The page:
After reading this three-part article, we hope you now have a better understanding of the importance of developing an intellectual property strategy for your company. While such strategies can be very complicated, we have provided three broad questions that you should consider at all times (not just when starting out).

 What intellectual property is my company using?

This first question tasks you with identifying intellectual property that your company uses. This would include any technology that you are using or selling; any brand names/logos; and any works you are currently using (e.g., logos, slogans, website layouts, website texts, pictures, brochures or computer programs).

Is there a risk that I am infringing a third party’s IP?

Once you have identified the above intellectual property, you should ask yourself if your activities might infringe a third party’s IP rights. Obtaining a response may involve the following:

  • Hiring a patent agent to perform a freedom to operate search for any technology you plan on using.
  • Hiring a lawyer specialized in IP to perform a trademark search and opinion for any brand names/logos you use, as well as to negotiate and prepare an assignment of IP rights.

How can I expand my own IP portfolio?

This question involves determining, for each piece of IP you have identified, if and how it can be protected. This can include asking yourself the following additional questions:

  • Is any of the technology I use or commercialize worth protecting?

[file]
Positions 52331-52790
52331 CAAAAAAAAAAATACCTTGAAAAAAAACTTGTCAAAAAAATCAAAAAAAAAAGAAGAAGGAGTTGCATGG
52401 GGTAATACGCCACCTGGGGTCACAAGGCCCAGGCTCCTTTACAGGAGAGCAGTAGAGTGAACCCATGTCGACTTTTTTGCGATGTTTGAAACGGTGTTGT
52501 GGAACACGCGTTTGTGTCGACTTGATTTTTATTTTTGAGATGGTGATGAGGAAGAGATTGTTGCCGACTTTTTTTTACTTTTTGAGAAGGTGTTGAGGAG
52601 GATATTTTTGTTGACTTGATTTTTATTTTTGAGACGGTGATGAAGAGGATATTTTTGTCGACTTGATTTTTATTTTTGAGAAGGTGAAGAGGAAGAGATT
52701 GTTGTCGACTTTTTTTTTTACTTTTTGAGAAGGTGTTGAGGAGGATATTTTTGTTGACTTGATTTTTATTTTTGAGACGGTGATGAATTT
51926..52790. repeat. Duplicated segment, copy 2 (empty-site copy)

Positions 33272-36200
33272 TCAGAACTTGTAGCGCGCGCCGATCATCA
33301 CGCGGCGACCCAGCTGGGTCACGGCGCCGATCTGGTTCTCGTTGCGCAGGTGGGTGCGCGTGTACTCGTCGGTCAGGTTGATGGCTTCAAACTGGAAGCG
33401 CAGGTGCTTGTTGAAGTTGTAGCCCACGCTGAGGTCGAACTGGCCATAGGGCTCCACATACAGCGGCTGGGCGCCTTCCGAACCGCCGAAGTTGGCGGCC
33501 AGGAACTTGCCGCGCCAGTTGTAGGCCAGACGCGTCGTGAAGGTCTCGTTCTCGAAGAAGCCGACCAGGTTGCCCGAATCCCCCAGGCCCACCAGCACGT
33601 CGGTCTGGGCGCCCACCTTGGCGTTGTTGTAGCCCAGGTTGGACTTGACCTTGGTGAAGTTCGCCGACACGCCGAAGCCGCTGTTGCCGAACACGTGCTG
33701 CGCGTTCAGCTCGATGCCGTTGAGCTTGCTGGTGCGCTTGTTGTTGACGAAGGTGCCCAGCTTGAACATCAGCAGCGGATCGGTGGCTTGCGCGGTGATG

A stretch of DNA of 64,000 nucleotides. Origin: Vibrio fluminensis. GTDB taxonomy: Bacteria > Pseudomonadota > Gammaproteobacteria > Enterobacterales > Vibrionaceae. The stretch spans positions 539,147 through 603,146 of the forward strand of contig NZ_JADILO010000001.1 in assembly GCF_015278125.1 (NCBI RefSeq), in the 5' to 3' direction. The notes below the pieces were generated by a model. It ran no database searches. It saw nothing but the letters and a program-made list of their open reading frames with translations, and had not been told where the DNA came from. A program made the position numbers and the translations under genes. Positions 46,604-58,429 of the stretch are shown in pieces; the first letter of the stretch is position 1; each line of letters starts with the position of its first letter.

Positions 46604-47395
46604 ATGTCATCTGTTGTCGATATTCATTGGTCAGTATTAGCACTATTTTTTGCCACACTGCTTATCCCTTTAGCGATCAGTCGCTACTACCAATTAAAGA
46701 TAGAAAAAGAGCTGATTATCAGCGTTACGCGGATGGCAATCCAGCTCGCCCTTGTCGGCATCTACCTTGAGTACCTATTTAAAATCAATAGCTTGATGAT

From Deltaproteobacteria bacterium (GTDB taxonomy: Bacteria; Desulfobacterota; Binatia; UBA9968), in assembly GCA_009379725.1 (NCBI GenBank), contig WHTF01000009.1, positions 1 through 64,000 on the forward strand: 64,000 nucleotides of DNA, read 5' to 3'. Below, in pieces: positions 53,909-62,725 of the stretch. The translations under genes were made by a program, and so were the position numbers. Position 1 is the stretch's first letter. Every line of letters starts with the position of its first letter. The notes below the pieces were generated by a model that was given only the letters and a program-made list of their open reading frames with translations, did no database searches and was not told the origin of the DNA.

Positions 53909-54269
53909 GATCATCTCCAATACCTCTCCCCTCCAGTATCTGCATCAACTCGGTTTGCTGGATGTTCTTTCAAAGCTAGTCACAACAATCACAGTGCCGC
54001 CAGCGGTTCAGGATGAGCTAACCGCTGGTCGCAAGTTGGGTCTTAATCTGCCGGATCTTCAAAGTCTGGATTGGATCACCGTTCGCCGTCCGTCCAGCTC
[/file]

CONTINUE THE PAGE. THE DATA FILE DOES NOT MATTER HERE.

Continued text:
• If so, should I file a patent application or keep the technology a trade secret?
  • In which countries do I want IP protection?
  • Are any of my company’s brand names or logos worth protecting by filing a trademark application?

What’s important is not necessarily that you protect each and every piece of intellectual property your company owns, but that you have properly evaluated your company’s IP and have come up with an effective strategy that suits your business. In order to properly optimize your company’s IP portfolio, we naturally recommend speaking with your IP professional, whether it be a patent agent, a trademark agent, or a lawyer.

Conclusion

Lavery’s intellectual property team would be happy to help you with any questions you may have regarding the above or any other IP issues.

Why don’t you take a look at our Go Inc. start-up program? It aims to provide you with the legal tools you need as an entrepreneur so you can start your company on the right foot.

Click on the following links to read the two previous parts. Part 1 | Part 2